If your bowling buddy dropped his ball on your foot, you wouldn't blame the alley.
If the batter up before you tossed his bat into your shin as he ran to first base, you wouldn't hold the ballpark responsible.
If a member of your golf foursome lagged behind and failed to call out “Fore!” as he smacked one right at you, you wouldn't sue the golf course.
Or would you?
Cabell County plaintiffs attorney Victor Navy did.
Navy was playing in a foursome at the Sugarwood Golf Club in Wayne County on Aug. 18, 2012 when a ball hit by one of the other players struck him in the eye, according to his lawsuit.
“Three of the four golfers in the foursome had reached the green,” Navy said. The fourth, fifty yards back, “instructed the other three golfers in the foursome … to ‘putt out,’ which the other three golfers … understood to mean finish playing the hole.”
Navy did just that and had just retrieved his ball from the cup when he was struck in the eye by the fourth player's incoming ball. He says he sustained severe and permanent injuries. Maybe he has.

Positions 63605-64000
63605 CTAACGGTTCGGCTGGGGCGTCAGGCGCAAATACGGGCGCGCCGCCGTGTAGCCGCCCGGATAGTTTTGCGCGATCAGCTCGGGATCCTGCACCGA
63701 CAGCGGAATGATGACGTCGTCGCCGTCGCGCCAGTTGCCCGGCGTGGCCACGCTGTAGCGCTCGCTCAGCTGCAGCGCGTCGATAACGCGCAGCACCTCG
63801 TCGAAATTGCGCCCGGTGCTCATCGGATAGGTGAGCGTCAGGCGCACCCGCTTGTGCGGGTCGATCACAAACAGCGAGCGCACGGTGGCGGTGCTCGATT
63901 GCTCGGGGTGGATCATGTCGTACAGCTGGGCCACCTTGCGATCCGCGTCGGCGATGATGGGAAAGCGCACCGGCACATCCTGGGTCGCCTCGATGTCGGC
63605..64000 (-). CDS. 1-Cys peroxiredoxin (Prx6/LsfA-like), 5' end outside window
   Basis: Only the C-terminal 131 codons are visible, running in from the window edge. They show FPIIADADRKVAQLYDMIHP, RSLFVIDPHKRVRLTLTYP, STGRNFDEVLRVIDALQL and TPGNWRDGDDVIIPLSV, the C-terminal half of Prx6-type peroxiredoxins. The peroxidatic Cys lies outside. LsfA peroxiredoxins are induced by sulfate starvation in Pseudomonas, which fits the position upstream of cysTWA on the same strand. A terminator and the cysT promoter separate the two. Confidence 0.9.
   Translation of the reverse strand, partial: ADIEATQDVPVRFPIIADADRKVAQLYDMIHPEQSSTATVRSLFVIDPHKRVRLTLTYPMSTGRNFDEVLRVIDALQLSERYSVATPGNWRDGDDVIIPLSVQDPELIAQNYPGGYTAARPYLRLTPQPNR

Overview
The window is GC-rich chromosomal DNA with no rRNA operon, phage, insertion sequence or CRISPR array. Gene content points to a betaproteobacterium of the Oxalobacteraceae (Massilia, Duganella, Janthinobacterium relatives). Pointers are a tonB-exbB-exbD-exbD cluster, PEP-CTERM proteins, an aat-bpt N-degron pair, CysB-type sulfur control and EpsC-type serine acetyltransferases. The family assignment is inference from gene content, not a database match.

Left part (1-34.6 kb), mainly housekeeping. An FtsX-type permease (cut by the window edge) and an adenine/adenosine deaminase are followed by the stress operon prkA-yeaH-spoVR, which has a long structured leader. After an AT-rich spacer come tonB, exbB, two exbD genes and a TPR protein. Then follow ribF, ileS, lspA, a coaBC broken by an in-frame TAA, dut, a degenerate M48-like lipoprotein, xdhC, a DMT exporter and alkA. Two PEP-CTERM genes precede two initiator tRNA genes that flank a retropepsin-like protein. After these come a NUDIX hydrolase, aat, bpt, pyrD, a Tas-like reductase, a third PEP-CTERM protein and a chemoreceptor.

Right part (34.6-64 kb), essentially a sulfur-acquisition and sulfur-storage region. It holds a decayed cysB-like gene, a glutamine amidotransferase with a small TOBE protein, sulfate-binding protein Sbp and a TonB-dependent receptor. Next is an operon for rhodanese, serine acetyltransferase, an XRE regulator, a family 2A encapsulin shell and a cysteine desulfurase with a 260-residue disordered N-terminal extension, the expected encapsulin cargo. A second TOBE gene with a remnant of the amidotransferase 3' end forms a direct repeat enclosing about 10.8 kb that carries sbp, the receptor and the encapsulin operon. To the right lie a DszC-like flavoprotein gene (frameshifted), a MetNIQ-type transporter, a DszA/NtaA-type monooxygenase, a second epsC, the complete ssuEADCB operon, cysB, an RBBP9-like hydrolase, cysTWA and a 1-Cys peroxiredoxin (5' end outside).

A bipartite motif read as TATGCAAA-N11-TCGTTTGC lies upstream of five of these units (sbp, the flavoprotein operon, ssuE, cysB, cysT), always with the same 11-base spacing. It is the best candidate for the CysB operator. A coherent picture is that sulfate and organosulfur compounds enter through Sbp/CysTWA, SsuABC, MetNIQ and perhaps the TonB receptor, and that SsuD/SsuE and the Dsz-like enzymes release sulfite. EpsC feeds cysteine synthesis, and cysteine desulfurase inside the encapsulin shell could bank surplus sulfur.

He also claims that the fourth golfer's behavior “was reckless and an extreme departure from the ordinary standard of conduct in context to the situation and constitutes gross negligence.” That may be true, also.
But when Victor Navy filed suit against that golfer in Kanawha Circuit Court earlier this month, two full years after the incident, he also named the Sugarwood Golf Club as a defendant, claiming it failed to warn him of the dangers of golfing and neglected to apprise him and his partners of “the rules and regulations regarding players conduct and etiquette.”
Victor Navy may have a case against his golfing companion, but not against the club they played at. He might prefer to be in the green than on the green, but blaming blameless parties is not the way to get there.